Dr. Ed Hallowell, a noted child psychiatrist and ADHD expert appeared on Fox and Friends. He said it’s “crazy” that toddlers are being given drugs like Adderall and Ritalin.

“People are looking for a quick solution to the age-old problem of rambunctious little toddlers,” he said. “The solution is not to give them medication. The solution is to play with them, to be with them, to take care of them. Not to give them a pill in the hopes
that’ll quiet them down.”

Prescriptions for toddlers are being granted despite the fact that ADHD medication has not been studied for this group. Indeed the American Academy of Pediatrics does not even broach the subject of ADHD medication in toddlers (children under 4 years old).

Two year olds are notably rambunctious. Most experts agree that it’s far too early to diagnose ADHD at age 2. Your opinions are welcome.

NASA Features Play Attention

NASA Features Play Attention
NASA Spinoff magazine reveals Play Attention’s space connection

Play Attention was inspired by research done at NASA. Dr. Alan Pope’s experiments on astronaut attention provided the basis for Play Attention which enhanced NASA’s technology.

Play Attention’s founder, Peter Freer, made the technology easy to use for any family or professional. Play Attention is now the global leader in assistive technology for ADHD.

Read for full article here on page 86: http://spinoff.nasa.gov/Spinoff2013/pdf/Spinoff2013.pdf

A Little Play Attention Goes A Long Way

A Little Play Attention Goes A Long Way
Additude Magazine
A Little Neurofeedback Goes a Long Way
www.additudemag.com
One more study shows that controlling brain waves…

ADHD Drugs Affect Growth Rates

ADHD Drugs Affect Growth Rates
Obesity? Weight loss? Both?

Read more: http://www.imt.ie/clinical/2014/04/adhd-treatment-drugs-affect-bmi-growth-rates.html

Researchers at Johns Hopkins Bloomberg School of Public Health finds that ADHD children treated with stimulant medication initially have slower body mass index (BMI) growth than their untreated peers. BMI is a measure of body fat based on height and weight. But, that’s just the tip of the iceberg.

The researchers found that the slow growth of BMI was followed by a rapid rebound of BMI that was greater than that of children with no history of ADHD or stimulant medication use and that could continue to obesity.

The researchers found that the earlier the medication was given coupled with the longer the medication was taken resulted in slower BMI growth in earlier childhood but then the more rapid the BMI rebound in late adolescence, typically after medication was discontinued. Researchers concluded that stimulant use, and not a diagnosis of ADHD, was associated with higher BMI and obesity.

“Our findings should motivate greater attention to the possibility that longer-term stimulant use plays a role in the development of obesity in children,” said study lead, Prof . Brian Schwartz of Environmental Health Sciences, Epidemiology and Medicine at the Bloomberg School of Public Health. “Given the dramatic rise in ADHD diagnosis and stimulant treatment in recent decades, this is an interesting avenue of research regarding the childhood obesity epidemic, because the rises in each of these roughly parallel one another.”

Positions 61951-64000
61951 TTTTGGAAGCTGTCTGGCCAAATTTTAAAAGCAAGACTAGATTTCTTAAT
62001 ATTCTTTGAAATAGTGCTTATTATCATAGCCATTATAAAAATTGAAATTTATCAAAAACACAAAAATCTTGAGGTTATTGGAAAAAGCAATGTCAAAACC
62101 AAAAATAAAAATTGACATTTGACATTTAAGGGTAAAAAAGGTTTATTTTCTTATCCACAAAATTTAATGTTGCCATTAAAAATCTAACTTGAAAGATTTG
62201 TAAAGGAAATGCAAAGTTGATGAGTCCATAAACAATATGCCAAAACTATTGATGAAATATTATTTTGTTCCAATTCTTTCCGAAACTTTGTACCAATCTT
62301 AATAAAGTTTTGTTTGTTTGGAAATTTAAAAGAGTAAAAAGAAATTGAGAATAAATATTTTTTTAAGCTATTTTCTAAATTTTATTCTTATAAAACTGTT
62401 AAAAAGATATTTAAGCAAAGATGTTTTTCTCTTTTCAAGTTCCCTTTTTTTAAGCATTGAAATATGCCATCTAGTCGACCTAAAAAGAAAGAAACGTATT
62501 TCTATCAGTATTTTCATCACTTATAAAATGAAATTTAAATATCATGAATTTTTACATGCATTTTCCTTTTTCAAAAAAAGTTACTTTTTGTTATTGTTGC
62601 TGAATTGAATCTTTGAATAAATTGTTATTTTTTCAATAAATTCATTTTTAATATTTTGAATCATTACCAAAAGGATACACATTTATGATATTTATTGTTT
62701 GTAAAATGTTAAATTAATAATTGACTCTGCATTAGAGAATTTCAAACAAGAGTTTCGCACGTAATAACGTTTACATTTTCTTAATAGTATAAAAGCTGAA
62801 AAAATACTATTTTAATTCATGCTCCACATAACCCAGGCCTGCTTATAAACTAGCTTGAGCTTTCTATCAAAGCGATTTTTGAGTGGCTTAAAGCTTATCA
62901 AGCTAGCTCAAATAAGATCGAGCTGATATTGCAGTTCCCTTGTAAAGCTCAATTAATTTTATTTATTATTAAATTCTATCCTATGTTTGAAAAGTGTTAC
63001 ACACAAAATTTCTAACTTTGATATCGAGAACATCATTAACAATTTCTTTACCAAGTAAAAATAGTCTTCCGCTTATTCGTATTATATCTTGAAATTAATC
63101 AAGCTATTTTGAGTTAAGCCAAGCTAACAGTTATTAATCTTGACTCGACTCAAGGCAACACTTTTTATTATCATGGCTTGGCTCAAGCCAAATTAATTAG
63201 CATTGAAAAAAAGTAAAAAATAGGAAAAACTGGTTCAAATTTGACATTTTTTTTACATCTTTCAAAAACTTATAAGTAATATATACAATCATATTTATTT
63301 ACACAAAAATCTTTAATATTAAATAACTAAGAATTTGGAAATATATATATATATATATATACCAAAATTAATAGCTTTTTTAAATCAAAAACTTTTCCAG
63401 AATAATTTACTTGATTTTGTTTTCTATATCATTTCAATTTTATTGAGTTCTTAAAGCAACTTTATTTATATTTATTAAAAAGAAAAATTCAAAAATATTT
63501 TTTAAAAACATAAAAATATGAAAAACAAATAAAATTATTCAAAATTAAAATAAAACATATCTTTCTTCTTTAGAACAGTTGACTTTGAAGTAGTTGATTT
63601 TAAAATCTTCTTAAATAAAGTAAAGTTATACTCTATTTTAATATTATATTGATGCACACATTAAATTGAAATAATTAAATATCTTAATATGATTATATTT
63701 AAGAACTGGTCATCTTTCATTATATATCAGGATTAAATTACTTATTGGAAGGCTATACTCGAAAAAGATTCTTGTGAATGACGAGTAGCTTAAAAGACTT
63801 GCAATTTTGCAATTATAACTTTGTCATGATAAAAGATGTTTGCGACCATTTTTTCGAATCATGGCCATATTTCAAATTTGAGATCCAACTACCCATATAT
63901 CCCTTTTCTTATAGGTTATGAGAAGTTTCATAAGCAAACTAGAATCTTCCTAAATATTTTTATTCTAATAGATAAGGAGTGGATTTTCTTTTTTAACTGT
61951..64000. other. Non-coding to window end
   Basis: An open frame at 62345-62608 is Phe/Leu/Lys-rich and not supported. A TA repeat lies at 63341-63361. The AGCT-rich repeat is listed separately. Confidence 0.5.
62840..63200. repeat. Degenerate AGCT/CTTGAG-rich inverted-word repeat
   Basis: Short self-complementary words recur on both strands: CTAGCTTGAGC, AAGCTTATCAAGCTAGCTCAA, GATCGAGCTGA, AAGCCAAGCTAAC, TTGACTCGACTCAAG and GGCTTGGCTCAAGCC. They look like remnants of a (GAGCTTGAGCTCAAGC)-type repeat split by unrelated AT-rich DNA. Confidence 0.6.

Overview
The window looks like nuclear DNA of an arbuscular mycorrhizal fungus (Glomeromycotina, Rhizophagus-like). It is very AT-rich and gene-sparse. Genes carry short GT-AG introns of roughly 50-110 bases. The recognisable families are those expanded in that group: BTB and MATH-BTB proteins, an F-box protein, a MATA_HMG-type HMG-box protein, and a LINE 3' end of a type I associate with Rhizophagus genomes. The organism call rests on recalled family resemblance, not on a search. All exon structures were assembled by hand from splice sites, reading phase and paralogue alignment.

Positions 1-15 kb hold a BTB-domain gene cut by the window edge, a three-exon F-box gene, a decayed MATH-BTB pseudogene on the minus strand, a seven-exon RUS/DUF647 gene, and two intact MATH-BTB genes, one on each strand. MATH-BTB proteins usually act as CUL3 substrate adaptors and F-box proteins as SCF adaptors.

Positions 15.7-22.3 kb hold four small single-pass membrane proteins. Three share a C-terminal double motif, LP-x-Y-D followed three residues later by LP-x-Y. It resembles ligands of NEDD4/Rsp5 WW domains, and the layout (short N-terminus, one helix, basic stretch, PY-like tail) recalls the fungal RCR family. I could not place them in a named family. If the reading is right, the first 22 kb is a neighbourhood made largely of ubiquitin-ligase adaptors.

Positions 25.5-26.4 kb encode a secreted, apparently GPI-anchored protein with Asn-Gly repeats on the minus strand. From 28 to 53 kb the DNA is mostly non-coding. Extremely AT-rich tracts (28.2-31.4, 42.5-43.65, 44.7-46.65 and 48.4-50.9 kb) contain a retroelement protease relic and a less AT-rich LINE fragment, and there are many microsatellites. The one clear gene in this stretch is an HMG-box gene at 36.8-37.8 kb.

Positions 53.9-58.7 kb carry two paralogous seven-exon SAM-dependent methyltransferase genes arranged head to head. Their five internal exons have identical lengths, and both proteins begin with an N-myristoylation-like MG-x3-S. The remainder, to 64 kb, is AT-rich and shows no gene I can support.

Earlier research has noted decreased appetite and weight loss as being associated with stimulant medication use. This is the first comprehensive study to find low BMI rebounding to obesity even after discontinuation of the drug.

Many stimulants used to control ADHD symptoms were once used or initially invented as weight loss drugs.

ADHD and Sex

Everything you wanted to know but were afraid to ask
ADHD can significantly disrupt a relationship. The Huffington Post has a great interview with Ari Tuckman PsyD MBA that discusses ADHD and sex drive, sex problems, marriage and sex, novelty, STDs, and more.

ADHD and Sex: An Interview with Ari Tuckman PsyD MBA
www.huffingtonpost.com
As in any other relationship, it’s important to be able to talk openly and honestly about sexual desires and concerns. However, in order to be able to have good conversations in bed, you have to be having good conversations outside of bed, too — and…

Testing, Schools, and the Future of Education

Testing, Schools, and the Future of Education
by Sir Ken Robinson
Whether you agree with him or not, Ken Robinson will shed some light on the current status of education. A great video.

Changing education paradigms
www.ted.com
In this talk from RSA Animate, Sir Ken Robinson lays out the link between 3 troubling trends: rising drop-out rates, schools’ dwindling stake in the arts, and ADHD. An important, timely talk for parents and teachers.

School Testing and the Rising Rate of ADHD

A new book finds a startling connection

Read the Interview: http://www.nbcnews.com/health/kids-health/could-school-testing-be-driving-adhd-n55661

Is the increased demand for performance behind the increased diagnoses of ADHD? Two University of California professors have released a book this month titled, “The ADHD Explosion.” They call it a “reality check” for parents, providers, educators and politicians.

The Berkeley professors, Dr. Stephen Hinshaw and Dr. Richard Scheffler, are noted researchers on ADHD. Their research tells them that federal policy issues may be behind the recent explosion in cases of ADHD.

“When you look at that [national testing policy], you get the